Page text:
The present study has some limitations. The present findings must be regarded as preliminary, as they relate to a particular group of women in Switzerland (i.e., undergraduates at one Swiss university). Thus, the findings must not be overgeneralized to all female undergraduates. Future and more comprehensive research should provide a more representative picture, and the present initial results suggest that a more elaborate study might be worthwhile. Such further research should also take into account possible differences between different study programs. We were not able to analyze such differences as we did not have sufficient data available. Moreover, it should be noted that our theoretical considerations on the psychological processes underlying the present results are speculative, as we have not collected data on this. Further research is also needed in this respect. In addition, the present study did not provide insight into what factors caused higher HCCs in 2016 equally in both groups of first semester students. We cannot enlighten this at this point. It is possible that certain societal developments or environmental conditions had a general influence on HCC. However, such considerations cannot go beyond pure speculation.

Turning to a strength of the present work, we are not aware of any other study that has applied a neuroendocrine measure of stress to the extensively and internationally investigated issue of social disparity in higher university education (in the vast majority, self-reports were used). In contrast, the usefulness of biological measures (such as hormone concentrations) to examine certain aspects of social disparity in childhood has been demonstrated in the past (35). Thus, the present findings may be a promising basis for further research using natural science methods to investigate the aspects of social disparity in higher education.


Our preliminary findings suggest that whether students come from a nonacademic or academic home may be relevant for their physiological long-term stress at the beginning of their university studies. The present study provides a basis for more detailed further research on parental educational backgrounds and physiological stress measures.

Data Availability Statement

The datasets generated for this study are available on request to the corresponding author.

Ethics Statement

The studies involving human participants were reviewed and approved by the ethics committee of the Faculty of Human Sciences at the University of Bern. The patients/participants provided their written informed consent to participate in this study.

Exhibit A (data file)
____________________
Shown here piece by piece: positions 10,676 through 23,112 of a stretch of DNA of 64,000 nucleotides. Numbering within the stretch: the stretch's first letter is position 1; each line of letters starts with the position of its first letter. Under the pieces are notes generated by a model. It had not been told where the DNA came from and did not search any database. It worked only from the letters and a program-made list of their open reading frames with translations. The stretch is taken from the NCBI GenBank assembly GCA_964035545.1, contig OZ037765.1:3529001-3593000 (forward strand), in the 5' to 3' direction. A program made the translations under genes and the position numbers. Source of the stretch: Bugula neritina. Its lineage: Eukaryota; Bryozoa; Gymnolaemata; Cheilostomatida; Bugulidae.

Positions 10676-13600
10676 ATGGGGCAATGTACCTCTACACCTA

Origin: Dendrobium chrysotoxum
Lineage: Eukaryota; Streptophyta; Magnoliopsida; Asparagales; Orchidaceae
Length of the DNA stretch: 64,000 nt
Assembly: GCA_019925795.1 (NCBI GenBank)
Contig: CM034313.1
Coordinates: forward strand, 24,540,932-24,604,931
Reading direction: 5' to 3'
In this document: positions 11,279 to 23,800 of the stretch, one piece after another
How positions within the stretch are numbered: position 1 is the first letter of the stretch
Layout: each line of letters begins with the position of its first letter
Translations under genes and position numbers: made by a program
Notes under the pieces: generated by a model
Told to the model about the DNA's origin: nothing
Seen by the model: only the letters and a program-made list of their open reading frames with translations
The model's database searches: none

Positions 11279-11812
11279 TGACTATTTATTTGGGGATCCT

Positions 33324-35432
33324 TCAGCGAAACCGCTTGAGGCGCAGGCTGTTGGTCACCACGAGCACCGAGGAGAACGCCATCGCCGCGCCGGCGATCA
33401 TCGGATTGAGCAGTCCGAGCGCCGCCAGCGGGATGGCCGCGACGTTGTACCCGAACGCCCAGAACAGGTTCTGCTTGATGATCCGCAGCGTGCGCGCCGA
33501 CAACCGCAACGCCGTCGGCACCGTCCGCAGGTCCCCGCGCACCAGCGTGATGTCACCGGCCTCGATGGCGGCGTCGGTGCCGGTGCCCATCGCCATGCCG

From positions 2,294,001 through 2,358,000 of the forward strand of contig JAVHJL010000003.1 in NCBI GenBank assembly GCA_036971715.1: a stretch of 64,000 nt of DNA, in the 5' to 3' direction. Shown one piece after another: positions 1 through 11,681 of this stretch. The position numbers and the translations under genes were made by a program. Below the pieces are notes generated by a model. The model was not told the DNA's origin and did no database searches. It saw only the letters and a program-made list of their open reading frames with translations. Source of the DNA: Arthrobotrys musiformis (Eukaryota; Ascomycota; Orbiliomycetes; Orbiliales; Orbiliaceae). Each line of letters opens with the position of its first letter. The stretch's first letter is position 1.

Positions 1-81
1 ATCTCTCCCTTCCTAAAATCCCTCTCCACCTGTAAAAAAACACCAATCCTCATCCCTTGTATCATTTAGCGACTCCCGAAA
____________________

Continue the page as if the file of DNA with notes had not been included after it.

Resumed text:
Author Contributions

AB conceived the project, designed the study, conducted the experiment, analyzed the data, and wrote the manuscript. NM conceived the project, designed the study, analyzed the data, and wrote the manuscript.

Conflict of Interest

The authors declare that the research was conducted in the absence of any commercial or financial relationships that could be construed as a potential conflict of interest.


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Keywords: hair cortisol concentration, parental educational background, higher education, social disparity, long-term stress

Citation: Bertrams A and Minkley N (2020) Preliminary Indications That First Semester Students From Academic Households Exhibit Higher Hair Cortisol Concentrations Than Their Peers From Nonacademic Households. Front. Psychiatry 11:580. doi: 10.3389/fpsyt.2020.00580

Received: 08 February 2020; Accepted: 05 June 2020;
Published: 24 June 2020.

Edited by:

Jochen Mutschler, Private Clinic Meiringen, Switzerland

Reviewed by:

Urs Nater, University of Vienna, Austria
Jesse T. Young, The University of Melbourne, Australia

Copyright © 2020 Bertrams and Minkley. This is an open-access article distributed under the terms of the Creative Commons Attribution License (CC BY). The use, distribution or reproduction in other forums is permitted, provided the original author(s) and the copyright owner(s) are credited and that the original publication in this journal is cited, in accordance with accepted academic practice. No use, distribution or reproduction is permitted which does not comply with these terms.

*Correspondence: Alex Bertrams,